Solar PV has matured dramatically in the last five years, becoming the fastest-growing source of electrical generation in both domestic and international markets.
The origin of this growth is in the combination of advancements in energy market design, business model innovation, and the unprecedented acceleration in capital commitment towards solar component manufacturing.
Clean energy is a global policy priority, and solar PV as an industry is now growing on its own fundamentals. But both energy markets and the financing techniques that support them are changing. As grid parity approaches, policymakers expect the subsidy contribution to PV to diminish. And as PV deployment increases, the burden of grid integration shifts from “socialization by policy” to an engineering negotiation between developers, utilities and grid operators.
Given this growth, and the diversification of solar PV markets that has followed from it, we should identify the fundamental sources of transformation in the energy market, with the aim of identifying those factors that are durable, scalable, and replicable across diverse market conditions.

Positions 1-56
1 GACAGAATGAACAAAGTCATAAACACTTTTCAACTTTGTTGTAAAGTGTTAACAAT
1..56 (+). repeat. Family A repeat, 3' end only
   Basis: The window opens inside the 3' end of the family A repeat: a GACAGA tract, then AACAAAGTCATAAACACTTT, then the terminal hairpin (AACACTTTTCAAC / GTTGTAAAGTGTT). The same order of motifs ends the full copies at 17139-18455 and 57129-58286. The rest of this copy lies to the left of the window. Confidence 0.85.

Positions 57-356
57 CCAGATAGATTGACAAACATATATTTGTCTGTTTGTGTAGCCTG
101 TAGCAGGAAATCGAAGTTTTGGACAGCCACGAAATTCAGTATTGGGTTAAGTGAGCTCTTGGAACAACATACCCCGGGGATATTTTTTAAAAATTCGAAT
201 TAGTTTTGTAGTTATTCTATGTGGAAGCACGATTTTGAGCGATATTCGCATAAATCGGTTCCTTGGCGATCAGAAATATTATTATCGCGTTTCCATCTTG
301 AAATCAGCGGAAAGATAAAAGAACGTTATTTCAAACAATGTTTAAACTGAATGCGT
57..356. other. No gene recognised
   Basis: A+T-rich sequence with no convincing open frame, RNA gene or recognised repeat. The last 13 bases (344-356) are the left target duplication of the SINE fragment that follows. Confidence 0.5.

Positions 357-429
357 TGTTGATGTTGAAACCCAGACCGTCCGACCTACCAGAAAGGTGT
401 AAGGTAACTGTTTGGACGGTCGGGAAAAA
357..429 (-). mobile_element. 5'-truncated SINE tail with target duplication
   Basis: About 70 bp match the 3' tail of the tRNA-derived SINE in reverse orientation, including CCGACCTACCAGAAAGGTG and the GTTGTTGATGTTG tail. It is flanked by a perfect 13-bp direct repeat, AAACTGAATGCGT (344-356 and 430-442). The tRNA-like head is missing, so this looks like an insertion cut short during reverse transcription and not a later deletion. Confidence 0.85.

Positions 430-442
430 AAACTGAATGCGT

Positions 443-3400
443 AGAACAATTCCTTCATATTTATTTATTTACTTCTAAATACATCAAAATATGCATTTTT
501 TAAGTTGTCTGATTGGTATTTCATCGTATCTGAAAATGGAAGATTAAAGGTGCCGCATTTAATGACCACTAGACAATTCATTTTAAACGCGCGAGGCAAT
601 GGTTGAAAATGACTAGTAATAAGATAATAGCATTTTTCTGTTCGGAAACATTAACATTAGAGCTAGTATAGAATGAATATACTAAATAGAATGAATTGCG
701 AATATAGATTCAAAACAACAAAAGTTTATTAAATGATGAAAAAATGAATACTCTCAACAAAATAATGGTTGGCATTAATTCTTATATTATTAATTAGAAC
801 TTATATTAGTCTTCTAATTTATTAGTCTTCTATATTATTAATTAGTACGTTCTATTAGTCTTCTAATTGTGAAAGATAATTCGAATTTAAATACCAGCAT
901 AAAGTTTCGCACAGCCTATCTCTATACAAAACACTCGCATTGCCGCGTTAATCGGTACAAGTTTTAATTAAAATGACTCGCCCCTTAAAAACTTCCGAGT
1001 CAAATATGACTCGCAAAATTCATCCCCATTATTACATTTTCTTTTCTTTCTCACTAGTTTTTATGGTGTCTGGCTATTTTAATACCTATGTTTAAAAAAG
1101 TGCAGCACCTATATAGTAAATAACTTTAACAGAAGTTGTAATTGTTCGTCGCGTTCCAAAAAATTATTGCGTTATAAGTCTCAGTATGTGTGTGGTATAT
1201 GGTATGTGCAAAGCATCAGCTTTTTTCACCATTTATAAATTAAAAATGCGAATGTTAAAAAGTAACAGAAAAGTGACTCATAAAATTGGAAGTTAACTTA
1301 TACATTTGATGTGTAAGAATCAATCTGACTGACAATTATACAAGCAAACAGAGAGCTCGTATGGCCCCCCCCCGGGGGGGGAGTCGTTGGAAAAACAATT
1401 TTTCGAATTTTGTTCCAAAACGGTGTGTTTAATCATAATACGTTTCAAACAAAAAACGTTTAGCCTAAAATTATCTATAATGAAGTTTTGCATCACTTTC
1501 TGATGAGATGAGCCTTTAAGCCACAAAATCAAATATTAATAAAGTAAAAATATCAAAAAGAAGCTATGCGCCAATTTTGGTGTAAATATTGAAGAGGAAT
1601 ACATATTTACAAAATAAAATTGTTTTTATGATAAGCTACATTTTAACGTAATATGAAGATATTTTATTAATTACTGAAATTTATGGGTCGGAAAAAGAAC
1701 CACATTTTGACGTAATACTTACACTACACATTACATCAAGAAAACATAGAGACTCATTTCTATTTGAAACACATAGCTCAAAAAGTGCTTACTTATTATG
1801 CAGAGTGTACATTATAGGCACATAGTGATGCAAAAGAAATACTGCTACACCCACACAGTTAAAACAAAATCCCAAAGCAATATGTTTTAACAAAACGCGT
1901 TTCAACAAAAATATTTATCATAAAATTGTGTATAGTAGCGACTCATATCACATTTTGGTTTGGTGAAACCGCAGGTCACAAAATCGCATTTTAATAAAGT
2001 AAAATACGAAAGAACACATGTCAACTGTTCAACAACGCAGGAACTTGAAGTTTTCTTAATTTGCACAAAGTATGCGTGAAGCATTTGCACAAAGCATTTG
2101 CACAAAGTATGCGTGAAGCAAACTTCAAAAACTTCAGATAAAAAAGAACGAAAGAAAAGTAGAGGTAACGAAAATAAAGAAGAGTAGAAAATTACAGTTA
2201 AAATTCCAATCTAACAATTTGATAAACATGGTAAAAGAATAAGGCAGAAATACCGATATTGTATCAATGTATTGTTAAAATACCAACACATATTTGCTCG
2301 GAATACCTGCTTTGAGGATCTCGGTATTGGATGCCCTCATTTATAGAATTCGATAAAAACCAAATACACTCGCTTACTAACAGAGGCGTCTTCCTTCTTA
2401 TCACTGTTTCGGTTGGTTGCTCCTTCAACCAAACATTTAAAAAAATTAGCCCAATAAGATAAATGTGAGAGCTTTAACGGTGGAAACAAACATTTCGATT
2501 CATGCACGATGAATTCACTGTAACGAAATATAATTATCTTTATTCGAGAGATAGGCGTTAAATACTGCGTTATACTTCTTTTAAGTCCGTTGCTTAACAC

We can contrast the boom and potential bust of EU markets such as Germany, Italy, Spain and now Romania with the steady demand evident in US markets such as California, Arizona, Massachusetts, and New York.
In the EU cases, blunt and over-rich subsidies to solar developers have predictably resulted in potentially disruptive over-supply onto grids that have not been planned or optimized to support this deployment. Prices to consumers have risen, political pressures have mounted to proactively – and even retroactively – adjust pricing to existing projects, and future development is chilled. Meanwhile, unplanned growth of PV potentially stresses the electrical grid, and undoubtedly stresses the business models of incumbent utilities, with deleterious economic effects now playing out on a continental scale.
The state-level US markets display different characteristics, and much of what has been learned in the US is being exported to European markets in reform. In what is increasingly recognized as one of the most efficient and effective market interventions in support of clean energy, the California Solar Initiative created a system of declining incentive payments specifically linked to increasing volumes of solar deployment. Incentives for certain PV market segments are now approaching zero, with growth established on a self-sustaining basis.